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Twilight time in Bronx, no Cards speech in DC

Associated Press

Published: Friday, Oct. 12 2012 7:00 p.m. MDT

Baltimore Orioles' Jim Thome reacts in the dugout after losing 3-1 to the New York Yankees in Game 5 of the American League division baseball series, Friday, Oct. 12, 2012, in New York.

Bill Kostroun, Associated Press

Baltimore Orioles manager Buck Showalter was a bit confused by the unusual starting time for Game 5 of the AL division series.

Finishing off a pregame answer about leaving slugger Jim Thome out of his starting lineup for the all-or-nothing matchup against the New York Yankees, Showalter veered off topic.

"Is this a day or night game? What are we calling it? Twilight?" Showalter asked.

Showalter said he asked the 6-foot-4, 250-pound Thome whether he ate breakfast or lunch before the 5:07 p.m. EDT start.

"He goes 'both.' A dumb question."

The Orioles also tried to alter batting practice to tailor it a little more to their liking. Perhaps tired of the constant stream of advertising and Yankees highlights that blare on the main video board when the visitors hit, they placed their own stereo system next to the batting cage.

HOMERS ON HOLD: Alex Rodriguez wasn't the only slugger with over 600 homers to be kept out of the starting lineup for Game 5 between the Yankees and Orioles.

Jim Thome took a seat, too.

Orioles manager Buck Showalter chose to start light-hitting Lew Ford over the 612-homer man.

"It gives us some good options on the bench," Showalter said. "Lew has done some good things for us.

Ford was hitting .256 and has two homers in 43 at-bats against Yankees starter CC Sabathia. He's also 2 for 5 with a double in the series while Thome is 1 for 12 with four strikeouts.

Thome missed almost seven weeks with a neck injury, returning Sept.. 21, and Showalter wants to protect the 42-year-old designated hitter.

"I have a little concern with Jimmy, try not to throw what he's gone through physically with his neck and back out the window," Showalter said. "Trying not to overextend him some. But he's got a good at bat in him today at some point if we need it.

When asked what he thought about Rodriguez and his 647 career homers not starting, Thome said, "I prefer not to talk about that situation."

THINKING AHEAD: Davey Johnson won the World Series as a player and a manager, but he went 15 years without a trip to the postseason until returning this October with the Washington Nationals.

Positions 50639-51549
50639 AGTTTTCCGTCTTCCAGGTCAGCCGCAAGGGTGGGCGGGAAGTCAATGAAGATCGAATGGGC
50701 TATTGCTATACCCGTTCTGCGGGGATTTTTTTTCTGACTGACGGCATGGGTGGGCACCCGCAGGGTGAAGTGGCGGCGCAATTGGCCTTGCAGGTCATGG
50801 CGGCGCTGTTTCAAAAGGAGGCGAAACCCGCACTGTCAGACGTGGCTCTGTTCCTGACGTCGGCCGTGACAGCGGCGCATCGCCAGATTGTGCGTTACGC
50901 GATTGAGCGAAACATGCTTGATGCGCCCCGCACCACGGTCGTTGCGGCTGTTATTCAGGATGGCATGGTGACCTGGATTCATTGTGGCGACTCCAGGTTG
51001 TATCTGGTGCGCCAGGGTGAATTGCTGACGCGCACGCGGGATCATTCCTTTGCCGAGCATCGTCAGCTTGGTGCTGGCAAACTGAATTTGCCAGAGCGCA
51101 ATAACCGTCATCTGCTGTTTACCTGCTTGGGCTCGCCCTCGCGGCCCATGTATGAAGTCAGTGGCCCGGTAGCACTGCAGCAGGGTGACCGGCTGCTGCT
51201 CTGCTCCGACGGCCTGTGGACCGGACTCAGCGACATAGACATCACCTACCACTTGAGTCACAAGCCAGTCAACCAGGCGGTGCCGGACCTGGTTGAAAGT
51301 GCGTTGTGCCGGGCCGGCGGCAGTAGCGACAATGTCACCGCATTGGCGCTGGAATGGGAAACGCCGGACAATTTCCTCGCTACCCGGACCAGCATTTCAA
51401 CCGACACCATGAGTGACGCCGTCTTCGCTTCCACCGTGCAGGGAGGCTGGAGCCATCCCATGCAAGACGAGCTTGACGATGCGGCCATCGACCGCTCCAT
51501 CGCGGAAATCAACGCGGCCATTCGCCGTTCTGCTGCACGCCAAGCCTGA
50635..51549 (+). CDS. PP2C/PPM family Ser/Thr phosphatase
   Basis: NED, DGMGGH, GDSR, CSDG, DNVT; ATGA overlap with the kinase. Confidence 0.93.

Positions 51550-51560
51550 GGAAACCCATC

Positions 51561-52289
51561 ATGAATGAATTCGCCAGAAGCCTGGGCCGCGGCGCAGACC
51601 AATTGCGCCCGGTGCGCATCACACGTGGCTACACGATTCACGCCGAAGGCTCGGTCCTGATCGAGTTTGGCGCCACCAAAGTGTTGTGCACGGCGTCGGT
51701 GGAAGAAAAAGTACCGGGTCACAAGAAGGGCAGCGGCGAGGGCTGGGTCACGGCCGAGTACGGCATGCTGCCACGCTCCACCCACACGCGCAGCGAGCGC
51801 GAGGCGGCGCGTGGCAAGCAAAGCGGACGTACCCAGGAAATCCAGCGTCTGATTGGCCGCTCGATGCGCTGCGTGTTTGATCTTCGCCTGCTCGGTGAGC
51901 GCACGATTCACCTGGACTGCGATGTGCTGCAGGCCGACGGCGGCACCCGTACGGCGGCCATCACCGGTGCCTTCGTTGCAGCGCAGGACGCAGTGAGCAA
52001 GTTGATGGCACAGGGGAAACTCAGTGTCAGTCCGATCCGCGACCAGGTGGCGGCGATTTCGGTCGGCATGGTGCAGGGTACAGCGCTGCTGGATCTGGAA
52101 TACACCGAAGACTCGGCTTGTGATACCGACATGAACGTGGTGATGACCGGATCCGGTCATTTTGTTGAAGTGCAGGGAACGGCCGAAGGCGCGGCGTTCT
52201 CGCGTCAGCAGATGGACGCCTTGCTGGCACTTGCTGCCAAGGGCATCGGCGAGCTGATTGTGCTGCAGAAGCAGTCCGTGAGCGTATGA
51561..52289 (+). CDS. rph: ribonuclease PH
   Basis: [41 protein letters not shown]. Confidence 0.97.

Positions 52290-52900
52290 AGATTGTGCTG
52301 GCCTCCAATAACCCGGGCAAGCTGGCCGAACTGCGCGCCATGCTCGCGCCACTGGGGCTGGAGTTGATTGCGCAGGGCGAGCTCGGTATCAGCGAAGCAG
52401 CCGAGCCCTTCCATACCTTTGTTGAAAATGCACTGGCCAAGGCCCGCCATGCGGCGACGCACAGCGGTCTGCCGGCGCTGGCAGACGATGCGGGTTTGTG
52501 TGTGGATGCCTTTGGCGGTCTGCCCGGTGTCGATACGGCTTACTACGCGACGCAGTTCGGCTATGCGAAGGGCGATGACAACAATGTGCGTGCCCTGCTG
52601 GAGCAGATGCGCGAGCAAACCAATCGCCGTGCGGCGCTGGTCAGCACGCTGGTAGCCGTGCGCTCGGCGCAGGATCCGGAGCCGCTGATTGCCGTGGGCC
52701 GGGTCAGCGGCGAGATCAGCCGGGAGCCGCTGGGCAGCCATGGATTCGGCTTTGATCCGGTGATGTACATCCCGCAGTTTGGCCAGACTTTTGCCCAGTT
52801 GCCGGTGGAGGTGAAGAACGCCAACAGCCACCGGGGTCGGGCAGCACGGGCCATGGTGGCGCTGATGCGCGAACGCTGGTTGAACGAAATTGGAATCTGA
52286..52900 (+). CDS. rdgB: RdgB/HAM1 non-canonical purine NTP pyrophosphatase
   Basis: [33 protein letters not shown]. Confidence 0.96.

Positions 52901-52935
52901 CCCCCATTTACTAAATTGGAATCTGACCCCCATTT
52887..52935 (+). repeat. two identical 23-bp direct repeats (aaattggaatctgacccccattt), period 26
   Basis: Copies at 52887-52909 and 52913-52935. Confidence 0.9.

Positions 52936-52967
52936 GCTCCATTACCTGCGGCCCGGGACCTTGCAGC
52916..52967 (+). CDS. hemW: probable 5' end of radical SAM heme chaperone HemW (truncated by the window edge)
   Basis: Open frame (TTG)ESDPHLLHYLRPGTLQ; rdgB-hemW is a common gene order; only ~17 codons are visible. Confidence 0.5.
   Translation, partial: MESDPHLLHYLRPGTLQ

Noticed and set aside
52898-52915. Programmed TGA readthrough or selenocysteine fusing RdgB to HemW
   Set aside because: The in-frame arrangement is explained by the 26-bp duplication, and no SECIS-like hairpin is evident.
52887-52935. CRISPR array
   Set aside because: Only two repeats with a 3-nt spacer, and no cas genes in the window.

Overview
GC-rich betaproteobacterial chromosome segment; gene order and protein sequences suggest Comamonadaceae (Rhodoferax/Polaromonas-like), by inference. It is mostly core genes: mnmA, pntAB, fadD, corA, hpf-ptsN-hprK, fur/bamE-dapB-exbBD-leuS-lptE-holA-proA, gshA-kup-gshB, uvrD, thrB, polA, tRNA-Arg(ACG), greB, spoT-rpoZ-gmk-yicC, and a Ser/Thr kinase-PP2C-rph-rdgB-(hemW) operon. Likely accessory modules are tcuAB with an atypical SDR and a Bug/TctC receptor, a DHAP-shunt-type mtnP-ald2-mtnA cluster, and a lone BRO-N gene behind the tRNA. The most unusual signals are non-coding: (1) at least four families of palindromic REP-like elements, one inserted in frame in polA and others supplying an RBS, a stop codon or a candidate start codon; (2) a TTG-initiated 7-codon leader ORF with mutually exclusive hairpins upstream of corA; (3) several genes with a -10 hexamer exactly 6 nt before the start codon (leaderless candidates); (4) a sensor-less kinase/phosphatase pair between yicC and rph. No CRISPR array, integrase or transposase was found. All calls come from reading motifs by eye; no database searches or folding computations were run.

So during all that time away, did he wonder about getting another chance to be a skipper in a win-or-go-home game?

"I never really thought about it," the Nationals' manager said before Game 5 of their NL division series against the St. Louis Cardinals on Friday night.

He did, however, have something running through his mind while watching baseball playoff games on TV in the decade and a half since he took the Baltimore Orioles to the 1997 postseason.

"I'd think, 'Oh, I can imagine the question he's going to get from the writers after that game. I'm glad it's him and not me,'" Johnson said with a smile.

NO SPEECH HERE: After a dramatic victory in Game 4 of their NL division series to extend their season, some Washington Nationals pointed to a rousing pregame speech quoting President Teddy Roosevelt delivered by veteran Mark DeRosa, who isn't even on the playoff roster.

St. Louis Cardinals manager Mike Matheny said before Game 5 on Friday night that he didn't feel the need to come up with any special sort of motivational words to help his players rebound from losing 2-1 on Jayson Werth's game-ending homer in the bottom of the ninth inning a day earlier.

"As far as a Knute Rockne deal, that's not what this club does," Matheny said. "This club shows up to play baseball every day. Now there have been times through the season where it's been needed, but today is not one of those times."

The first-year manager, who replaced the retired Tony La Russa after St. Louis won the 2011 World Series, continued: "These guys played a good, hard baseball game yesterday. We ended up on the short end of it, and it's not the first time it's happened to them, and they have responded well by just coming back and playing the game."

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